For four years now, the Indo-Russian deal for five regiments of the S-400 anti-aircraft missile system has constantly made the news. The deal, worth more than USD 5 billion, will make India the third foreign buyer of the system after China and Turkey. In short, S-400 ‘Triumph’ is a Russian long-and medium-range anti-aircraft missile system, designed to destroy all modern and promising means of aerospace attack built upon the legacy of S-300, S-200 and other versions which have been in deployment for a long time in diverse conditions. At the same time, the S-400 system costs around half of its western alternatives.
Since the outlines of the deal first came to light, the deal has worried both China and the United States for different reasons. Whereas China sees the deal as the embodiment of close India-Russia defence ties, Washington sees this deal through its inability to choke Russia through sanctions and the loss of market share for its own defence industry.
The story doesn’t end here. The possibility of invoking the CAATSA (On Countering America’s Enemies Through Sanctions) against India due to defence procurement deals with Russia, is a matter of concern for other prospective buyers like Saudi Arabia, Vietnam, and Indonesia which the US has long eyed as markets for its own defence offerings. However, the Indian case is unlike the Chinese and Turkish cases (both sanctioned for their S-400 deal) for several reasons because the US is envisaging New Delhi as a potential ally to counter China in the Indo-Pacific. Now, with the US withdrawing from Afghanistan and the security situation in South Asia in a flux, it will be imperative for the US to avoid alienating India who now stands as the sole player in subcontinental geopolitics to challenge Chinese hegemony.
What is CAATSA and why it matters?
CAATSA, signed by former US President Donald Trump in 2017, enables Washington to impose sanctions against companies, organizations, and individuals from any nation for conducting ‘substantial’ transactions with Russian defence sector enterprises. CAATSA recognises sanctions in 12 categories, at least 5 of which must be imposed when invoking the act. Some of these sanctions involve blocking loans from the US and international financial institutions and banning any procurement of defence equipment from the US by the sanctioned party, under both the foreign military sales and strategic partnership models.
An often-relayed message is that CAATSA sanctions are not designed to be punitive against partners and allies but are designed to impose costs on Russia in response to activities deemed hostile by the US. This gives the impression that the imposition of CAATSA would simply punish Russia, however, geopolitics in the realm of national security requirements make defence deals a much more convoluted reality.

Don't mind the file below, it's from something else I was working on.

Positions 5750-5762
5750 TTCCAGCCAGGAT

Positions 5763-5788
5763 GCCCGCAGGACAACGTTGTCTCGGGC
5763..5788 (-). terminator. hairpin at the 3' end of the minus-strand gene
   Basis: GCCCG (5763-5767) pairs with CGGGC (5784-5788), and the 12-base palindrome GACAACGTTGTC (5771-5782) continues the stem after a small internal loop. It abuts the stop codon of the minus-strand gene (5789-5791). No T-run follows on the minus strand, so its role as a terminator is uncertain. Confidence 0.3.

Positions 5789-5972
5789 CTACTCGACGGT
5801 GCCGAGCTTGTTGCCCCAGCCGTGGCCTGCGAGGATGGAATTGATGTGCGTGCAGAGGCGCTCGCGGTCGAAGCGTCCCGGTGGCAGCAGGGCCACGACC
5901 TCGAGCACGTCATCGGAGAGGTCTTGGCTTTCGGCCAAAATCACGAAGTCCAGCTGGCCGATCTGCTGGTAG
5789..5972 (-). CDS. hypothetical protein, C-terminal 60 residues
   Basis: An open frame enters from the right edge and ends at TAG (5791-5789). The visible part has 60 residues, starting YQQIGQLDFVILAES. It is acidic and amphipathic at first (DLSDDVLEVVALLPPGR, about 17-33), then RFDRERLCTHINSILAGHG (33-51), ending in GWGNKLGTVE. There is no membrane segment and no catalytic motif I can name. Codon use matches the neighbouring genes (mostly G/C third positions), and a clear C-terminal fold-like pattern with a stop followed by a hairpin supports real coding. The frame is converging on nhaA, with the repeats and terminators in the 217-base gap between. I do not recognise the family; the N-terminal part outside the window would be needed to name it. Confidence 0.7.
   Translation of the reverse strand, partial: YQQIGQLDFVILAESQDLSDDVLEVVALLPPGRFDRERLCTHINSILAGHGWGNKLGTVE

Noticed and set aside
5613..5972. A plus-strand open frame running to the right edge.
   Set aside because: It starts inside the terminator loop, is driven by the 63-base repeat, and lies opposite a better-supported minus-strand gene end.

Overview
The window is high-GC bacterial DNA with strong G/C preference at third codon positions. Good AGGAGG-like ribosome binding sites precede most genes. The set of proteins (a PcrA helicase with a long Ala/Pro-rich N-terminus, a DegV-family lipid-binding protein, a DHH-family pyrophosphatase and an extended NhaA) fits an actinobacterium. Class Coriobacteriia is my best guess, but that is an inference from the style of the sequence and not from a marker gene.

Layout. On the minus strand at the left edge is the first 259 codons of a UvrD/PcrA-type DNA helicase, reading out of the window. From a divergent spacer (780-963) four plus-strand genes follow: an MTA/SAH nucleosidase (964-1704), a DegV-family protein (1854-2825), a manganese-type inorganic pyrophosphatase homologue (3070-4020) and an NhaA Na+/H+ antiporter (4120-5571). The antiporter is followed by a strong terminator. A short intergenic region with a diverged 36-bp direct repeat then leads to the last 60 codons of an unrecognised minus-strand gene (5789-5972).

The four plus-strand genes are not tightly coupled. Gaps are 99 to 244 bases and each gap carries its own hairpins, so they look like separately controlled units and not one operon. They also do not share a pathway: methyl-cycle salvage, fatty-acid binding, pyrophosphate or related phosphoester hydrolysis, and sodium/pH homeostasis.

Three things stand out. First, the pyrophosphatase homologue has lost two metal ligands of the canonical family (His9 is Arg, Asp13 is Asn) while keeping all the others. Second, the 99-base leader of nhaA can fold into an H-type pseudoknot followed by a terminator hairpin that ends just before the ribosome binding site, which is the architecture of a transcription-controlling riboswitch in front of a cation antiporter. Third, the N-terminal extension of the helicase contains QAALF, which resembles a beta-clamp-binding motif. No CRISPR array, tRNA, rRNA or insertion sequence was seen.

There has been a widely held acceptance in Russian political circles that India is going ahead with the S-400 procurement despite the numerous American attempts to lure India away, either by CAATSA related pressures or by offering alternative defence systems to India. For Moscow, this shows New Delhi’s commitment to a strong relationship between the two nations. This re-strengthening of ties and commitment has become increasingly important for Moscow as its defence trade with China decreased since 2018 (after allegations by Russia about Chinese activities related to reverse-engineering of Russian proprietary technologies surfaced).
In recent years, there has been a narrative floated in Chinese and Pakistani media, about India moving away from its cold war era relations and of the Indian government being ‘pro-American’, which should make Moscow re-evaluate ties with New Delhi. To a certain extent, a lull observed between India and Russia for a decade between 2005-2015 gives credentials to this narrative, making way for insecurities between the two long-standing strong defence partners. For Russia, beyond securing a guarantee of New Delhi not falling gradually into Washington’s orbit in field of defence trade, the S-400 deal provides a boost to the Russian defence industry which has seen increasing competition in recent years from emerging competitors, especially China.
Moreover, it must be noted that procurement of such systems is not a short-term engagement, as such platforms are supposed to stand for decades on top of which newer versions can be built upon or upgraded. This is where the ‘generational opportunity‘ debate from US’ expert circles come into the picture which denotes the opportunity to penetrate any market through such platforms as a once in a generation opportunity
US’ CAATSA conundrum